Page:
The opinion of the court was delivered by: Dora L. Irizarry, U.S. District Judge
By letter filed and served on September 20, 2006, plaintiff Dennis Dunlop, through counsel, made an application to the court for an emergency distribution of $7,500. (ECF docket no.141). Dunlop's letter explained that the $7,500 was urgently needed to "to help me get current on my basic expenses and to make payment on my vehicle so as not to put me into a repossession situation." (ECF docket no. 141-2). The letter noted that all other plaintiffs had been consulted by counsel and did not oppose the application. Defendants, however, took no position with respect to the request. Because of the urgency of Dunlop's request, the court shortened the usual ten-day period for defendants to respond to the application. See September 22, 2006 Order. Defendants' response was due by September 25, 2006 at 4:00 p.m. Id. Defendants failed to respond. Dunlop's request was granted. See September 25, 2006 Order.
On September 25, 2006, after the 4:00 p.m. deadline had passed, defendants responded that they opposed the application unless "plan participants who are eligible to begin making withdrawals from their retirement accounts (including Mr. Spitz) are permitted to do so." (ECF docket no. 151). On September 26, 2006, understanding that they had asserted their opposition after the court ordered deadline, and therefore defaulted, defendants requested that the court "reconsider its September 25, 2006 order in light of our response." (ECF docket no. 152). Defendants' sole ground for reconsideration is that they were unaware that the deadline was shortened. Id.
In general, "[t]he standard for granting [a motion for reconsideration] is strict, and reconsideration will generally be denied unless the moving party can point to controlling decisions or data that the court overlooked-matters, in other words, that might reasonably be expected to alter the conclusion reached by the court." Shrader v. CSX Transp., Inc., 70 F.3d 255, 257 (2d Cir.1995). Here, the defendants are asking that the court excuse their inability to comply with court ordered deadline simply because they were unaware of it. (ECF docket no. 152). The court cannot grant defendants' motion to reconsider on such flimsy grounds. Friedman v. State University of New York at Binghamton, 06-cv-0399, 2006 WL 2882980 *4 (N.D.N.Y., October 6, 2006) ("law office failure in the face of clearly established . . .deadlines, as is the case here, rarely constitutes excusable neglect"); Pioneer Inv. Servs. Co. v. Brunswick Assocs. Ltd. P'ship, 507 U.S. 380, 392 (1993) ("[i]nadvertance, ignorance of the rules, or mistakes construing the rules do not usually constitute 'excusable neglect.'").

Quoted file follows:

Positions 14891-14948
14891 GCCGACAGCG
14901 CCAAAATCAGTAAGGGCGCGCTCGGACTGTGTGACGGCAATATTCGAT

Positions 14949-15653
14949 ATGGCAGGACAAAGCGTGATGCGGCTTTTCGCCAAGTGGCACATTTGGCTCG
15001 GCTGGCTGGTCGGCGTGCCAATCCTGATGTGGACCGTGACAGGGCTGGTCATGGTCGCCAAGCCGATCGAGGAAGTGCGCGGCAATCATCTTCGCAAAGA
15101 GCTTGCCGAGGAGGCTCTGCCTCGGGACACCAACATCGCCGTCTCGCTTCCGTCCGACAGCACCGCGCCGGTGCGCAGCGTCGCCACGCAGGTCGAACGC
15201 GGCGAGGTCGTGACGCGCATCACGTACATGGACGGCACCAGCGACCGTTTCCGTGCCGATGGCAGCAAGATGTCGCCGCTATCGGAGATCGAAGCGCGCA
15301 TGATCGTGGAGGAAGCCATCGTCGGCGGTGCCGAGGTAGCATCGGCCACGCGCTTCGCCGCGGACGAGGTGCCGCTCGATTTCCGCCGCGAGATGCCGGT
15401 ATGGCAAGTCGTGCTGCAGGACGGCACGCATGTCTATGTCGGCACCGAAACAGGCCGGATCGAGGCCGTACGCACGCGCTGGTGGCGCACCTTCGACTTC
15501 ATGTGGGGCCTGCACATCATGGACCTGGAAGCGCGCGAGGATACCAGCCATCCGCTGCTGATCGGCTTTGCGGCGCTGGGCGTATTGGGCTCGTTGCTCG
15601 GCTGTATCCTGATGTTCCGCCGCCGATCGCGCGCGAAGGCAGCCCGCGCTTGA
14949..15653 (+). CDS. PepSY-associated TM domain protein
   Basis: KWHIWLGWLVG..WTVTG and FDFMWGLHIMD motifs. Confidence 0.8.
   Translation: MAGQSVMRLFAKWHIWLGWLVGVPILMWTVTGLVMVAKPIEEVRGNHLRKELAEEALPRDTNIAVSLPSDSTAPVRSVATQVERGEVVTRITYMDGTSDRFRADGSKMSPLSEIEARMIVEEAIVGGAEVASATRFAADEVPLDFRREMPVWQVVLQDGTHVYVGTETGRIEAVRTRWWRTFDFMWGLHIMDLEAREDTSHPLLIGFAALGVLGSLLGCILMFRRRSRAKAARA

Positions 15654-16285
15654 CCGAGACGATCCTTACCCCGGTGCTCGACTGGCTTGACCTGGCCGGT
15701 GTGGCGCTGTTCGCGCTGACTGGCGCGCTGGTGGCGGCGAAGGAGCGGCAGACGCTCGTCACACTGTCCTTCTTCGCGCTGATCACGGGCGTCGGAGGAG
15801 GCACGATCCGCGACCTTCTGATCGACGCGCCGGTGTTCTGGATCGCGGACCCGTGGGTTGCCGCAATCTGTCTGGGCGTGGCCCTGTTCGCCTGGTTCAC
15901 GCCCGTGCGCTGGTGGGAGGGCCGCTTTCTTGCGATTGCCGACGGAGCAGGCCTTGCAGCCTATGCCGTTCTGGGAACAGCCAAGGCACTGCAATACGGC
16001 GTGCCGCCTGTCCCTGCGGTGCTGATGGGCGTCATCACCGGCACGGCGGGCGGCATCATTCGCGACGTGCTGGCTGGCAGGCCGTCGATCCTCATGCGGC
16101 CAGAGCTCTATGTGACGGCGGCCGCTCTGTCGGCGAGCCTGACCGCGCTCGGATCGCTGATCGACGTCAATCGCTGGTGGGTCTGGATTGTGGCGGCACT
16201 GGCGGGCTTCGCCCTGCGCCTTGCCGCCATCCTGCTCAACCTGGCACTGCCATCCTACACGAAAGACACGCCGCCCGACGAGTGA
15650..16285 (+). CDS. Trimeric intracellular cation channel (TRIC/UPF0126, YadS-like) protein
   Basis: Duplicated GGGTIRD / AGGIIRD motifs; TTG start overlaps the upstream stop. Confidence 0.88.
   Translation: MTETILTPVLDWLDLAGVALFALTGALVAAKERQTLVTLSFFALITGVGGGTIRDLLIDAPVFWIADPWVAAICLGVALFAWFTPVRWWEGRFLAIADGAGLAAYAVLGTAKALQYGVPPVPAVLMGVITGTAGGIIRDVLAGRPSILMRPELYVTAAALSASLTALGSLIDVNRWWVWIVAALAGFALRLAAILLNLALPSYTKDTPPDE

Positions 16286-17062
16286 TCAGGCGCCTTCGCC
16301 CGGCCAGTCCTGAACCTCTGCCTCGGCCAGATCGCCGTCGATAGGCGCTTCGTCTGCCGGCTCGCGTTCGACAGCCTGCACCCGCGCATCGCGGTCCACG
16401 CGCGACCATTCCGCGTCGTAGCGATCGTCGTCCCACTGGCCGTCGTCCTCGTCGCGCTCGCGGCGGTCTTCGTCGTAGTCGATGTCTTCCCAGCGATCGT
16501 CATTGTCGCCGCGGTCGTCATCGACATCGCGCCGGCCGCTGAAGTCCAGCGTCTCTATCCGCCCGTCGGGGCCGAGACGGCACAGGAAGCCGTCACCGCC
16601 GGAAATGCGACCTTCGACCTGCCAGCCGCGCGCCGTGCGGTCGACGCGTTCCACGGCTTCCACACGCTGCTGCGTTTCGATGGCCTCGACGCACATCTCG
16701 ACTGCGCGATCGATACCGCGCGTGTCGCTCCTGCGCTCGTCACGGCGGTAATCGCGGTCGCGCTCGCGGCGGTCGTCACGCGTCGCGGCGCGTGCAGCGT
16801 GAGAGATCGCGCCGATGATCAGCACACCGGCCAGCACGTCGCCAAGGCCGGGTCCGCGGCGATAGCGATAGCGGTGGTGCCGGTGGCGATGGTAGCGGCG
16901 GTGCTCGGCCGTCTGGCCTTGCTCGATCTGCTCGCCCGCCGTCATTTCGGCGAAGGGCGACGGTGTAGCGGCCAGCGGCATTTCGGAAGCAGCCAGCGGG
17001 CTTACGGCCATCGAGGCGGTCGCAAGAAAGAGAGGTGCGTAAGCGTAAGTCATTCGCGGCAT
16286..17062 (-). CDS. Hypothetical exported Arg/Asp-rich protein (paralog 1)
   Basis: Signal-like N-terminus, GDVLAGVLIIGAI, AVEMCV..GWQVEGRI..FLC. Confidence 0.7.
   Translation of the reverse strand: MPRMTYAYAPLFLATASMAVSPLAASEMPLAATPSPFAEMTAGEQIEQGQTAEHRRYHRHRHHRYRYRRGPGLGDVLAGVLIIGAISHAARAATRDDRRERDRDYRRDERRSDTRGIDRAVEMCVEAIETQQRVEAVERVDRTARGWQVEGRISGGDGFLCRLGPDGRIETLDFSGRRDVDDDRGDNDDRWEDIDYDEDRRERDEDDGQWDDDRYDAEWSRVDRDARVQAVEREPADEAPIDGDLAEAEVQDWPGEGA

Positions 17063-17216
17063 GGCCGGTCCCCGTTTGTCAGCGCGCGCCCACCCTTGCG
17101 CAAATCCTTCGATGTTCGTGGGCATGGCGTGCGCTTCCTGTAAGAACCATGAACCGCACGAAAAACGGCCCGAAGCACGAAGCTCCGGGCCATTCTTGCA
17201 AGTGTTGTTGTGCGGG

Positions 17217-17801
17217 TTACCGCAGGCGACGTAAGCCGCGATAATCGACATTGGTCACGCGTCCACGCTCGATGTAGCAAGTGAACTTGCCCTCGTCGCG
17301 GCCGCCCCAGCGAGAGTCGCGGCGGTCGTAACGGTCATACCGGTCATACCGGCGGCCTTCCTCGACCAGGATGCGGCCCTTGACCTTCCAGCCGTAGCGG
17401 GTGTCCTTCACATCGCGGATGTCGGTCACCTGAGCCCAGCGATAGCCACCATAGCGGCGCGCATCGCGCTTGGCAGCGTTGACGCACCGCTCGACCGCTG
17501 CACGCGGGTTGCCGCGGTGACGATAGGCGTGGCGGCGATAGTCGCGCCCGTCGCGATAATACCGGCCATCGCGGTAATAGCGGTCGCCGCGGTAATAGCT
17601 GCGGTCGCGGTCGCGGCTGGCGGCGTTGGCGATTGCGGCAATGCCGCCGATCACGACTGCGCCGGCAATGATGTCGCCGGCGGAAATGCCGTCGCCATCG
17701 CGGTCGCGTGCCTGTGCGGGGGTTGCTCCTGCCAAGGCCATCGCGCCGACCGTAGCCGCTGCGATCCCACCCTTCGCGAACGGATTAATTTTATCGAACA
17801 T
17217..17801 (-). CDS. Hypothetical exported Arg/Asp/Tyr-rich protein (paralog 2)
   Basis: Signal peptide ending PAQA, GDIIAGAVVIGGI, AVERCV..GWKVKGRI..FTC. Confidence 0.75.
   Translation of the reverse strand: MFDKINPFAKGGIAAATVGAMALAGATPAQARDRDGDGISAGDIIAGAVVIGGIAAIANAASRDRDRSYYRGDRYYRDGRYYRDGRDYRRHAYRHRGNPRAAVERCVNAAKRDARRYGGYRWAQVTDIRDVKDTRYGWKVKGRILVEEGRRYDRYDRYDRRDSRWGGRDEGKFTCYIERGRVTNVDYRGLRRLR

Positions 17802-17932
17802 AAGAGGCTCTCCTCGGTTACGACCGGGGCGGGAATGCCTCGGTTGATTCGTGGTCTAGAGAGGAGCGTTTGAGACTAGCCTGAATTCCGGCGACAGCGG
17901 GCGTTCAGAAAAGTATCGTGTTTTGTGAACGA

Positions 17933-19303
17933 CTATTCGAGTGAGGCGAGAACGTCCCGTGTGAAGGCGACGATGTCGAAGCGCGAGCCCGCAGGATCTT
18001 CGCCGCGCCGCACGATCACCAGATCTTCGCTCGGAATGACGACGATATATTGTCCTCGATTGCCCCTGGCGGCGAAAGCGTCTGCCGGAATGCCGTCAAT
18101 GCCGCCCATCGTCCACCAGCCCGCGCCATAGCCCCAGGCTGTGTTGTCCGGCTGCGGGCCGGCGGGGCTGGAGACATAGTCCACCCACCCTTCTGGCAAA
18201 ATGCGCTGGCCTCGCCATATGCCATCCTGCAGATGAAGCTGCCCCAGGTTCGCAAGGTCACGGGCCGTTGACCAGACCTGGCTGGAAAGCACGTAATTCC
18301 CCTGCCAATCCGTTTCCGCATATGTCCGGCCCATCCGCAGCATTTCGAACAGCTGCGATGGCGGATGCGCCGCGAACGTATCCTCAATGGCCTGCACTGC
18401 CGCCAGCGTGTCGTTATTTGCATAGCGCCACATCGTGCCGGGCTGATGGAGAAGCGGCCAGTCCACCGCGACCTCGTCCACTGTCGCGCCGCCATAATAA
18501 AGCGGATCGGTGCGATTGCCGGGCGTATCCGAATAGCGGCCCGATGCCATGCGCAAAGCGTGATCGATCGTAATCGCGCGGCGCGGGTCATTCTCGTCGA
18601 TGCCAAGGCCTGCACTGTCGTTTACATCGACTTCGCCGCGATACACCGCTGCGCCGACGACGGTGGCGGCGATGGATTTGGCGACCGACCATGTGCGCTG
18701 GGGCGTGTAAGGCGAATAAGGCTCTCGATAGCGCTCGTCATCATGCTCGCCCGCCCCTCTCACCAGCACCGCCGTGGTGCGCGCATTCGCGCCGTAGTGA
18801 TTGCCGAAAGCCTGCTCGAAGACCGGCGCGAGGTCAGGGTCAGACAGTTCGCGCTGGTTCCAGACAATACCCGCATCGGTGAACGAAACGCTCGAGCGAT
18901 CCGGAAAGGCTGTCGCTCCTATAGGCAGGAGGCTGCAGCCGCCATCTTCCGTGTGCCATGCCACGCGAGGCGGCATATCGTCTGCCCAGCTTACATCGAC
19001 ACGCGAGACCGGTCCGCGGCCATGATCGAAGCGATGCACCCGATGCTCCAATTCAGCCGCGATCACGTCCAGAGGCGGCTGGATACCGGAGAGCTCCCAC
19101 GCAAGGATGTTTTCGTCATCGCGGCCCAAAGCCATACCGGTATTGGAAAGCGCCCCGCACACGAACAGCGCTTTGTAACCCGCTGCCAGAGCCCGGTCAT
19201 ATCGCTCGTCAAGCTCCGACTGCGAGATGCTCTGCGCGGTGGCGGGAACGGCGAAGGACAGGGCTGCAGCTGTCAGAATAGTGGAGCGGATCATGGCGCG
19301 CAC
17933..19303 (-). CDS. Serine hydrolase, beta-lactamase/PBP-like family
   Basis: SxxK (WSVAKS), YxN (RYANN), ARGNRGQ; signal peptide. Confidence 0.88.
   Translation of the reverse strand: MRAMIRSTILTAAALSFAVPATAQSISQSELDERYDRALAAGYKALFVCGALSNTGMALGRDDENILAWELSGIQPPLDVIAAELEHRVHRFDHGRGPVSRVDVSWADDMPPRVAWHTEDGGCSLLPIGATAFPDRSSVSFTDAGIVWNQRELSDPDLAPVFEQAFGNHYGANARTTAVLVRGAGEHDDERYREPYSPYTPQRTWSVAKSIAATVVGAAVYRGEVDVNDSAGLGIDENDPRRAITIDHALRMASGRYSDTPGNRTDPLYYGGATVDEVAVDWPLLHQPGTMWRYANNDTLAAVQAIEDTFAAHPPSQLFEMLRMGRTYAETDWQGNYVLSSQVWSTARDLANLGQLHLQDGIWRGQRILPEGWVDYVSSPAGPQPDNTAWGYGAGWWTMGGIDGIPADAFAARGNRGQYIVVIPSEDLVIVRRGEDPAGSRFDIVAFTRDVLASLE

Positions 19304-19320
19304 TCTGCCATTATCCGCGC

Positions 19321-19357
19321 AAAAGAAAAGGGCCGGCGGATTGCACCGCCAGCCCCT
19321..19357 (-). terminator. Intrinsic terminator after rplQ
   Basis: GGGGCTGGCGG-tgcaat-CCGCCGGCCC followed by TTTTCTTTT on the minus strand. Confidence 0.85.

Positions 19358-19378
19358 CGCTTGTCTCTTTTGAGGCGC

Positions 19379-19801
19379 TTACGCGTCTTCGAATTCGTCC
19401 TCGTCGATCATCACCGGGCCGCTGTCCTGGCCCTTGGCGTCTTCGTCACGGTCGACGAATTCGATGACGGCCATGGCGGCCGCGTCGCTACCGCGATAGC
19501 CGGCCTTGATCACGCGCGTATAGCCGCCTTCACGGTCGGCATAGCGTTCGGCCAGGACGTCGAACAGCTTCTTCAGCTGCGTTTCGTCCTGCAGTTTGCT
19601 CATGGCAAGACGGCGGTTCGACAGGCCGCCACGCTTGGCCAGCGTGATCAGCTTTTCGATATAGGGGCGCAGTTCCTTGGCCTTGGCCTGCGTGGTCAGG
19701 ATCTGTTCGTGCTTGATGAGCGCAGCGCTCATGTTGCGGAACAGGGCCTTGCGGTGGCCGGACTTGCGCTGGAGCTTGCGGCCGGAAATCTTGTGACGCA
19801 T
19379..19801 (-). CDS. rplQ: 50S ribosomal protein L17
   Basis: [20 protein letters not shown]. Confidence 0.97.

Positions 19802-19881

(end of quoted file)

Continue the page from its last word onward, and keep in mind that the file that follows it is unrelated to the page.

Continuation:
However, the court is aware that the Second Circuit has a more relaxed rule for motions to reconsider based on an initial default. See Meehan v. Snow, 652 F.2d 274, 277 (2d Cir.1981) (noting that a default judgment is an "extreme sanction," which "must remain a weapon of last, rather than first, resort"); Snall v. City of New York, 97-CV-5204, 1999 WL 1129054 *2 (E.D.N.Y. October 19, 1999) ("[i]n order to encourage a decision on the merits, disputes in connection with a motion to vacate a default are resolved in favor of the party opposing default."). However, in applying this principal and considering the merits of defendants' claim despite the defendants' failure to comply with this court's order, the court finds defendants' motion to reconsider totally without merit.
The Second Circuit considers the following three factors in assessing the merits of a default judgment: (1) the willfulness of the default; (2) whether the adversary would suffer prejudice if the default were set aside; and (3) whether the defaulting party has a meritorious defense. Id. Here, defendants fail to meet any of the three factors. First, the default was willful since defendants should have been aware of the deadline, but simply failed to respond to the application on time. Second, Dunlop is in urgent need of the $7,500 distribution and expects to receive it based on the September 25, 2006 Order (if he has not already received it). Dunlop would be severely prejudiced if the distribution was now denied. Finally, there is simply no merit to defendants' assertion that all the plan participants should be able to make withdrawals from the Sol Spitz Co, Inc. Retirement Trust, ("Trust") and/or the Sol Spitz Co., Inc. Profit Sharing Plan ("Plan") absent exigent circumstances. The Fund and the Trust are frozen for the benfift of all the plan participants (including Sheldon Spitz), pending the outcome of this action. The court will only entertain emergency applications, and will only provide an emergency distribution if there is a pressing reason to do so. Dunlop has demonstrated to the court's satisfaction that he is in dire financial straits and requires the emergency distribution. Spitz (and the other plan participants) have not demonstrated any such exigent circumstances.
Therefore, defendants motion to reconsider is denied in its entirety.
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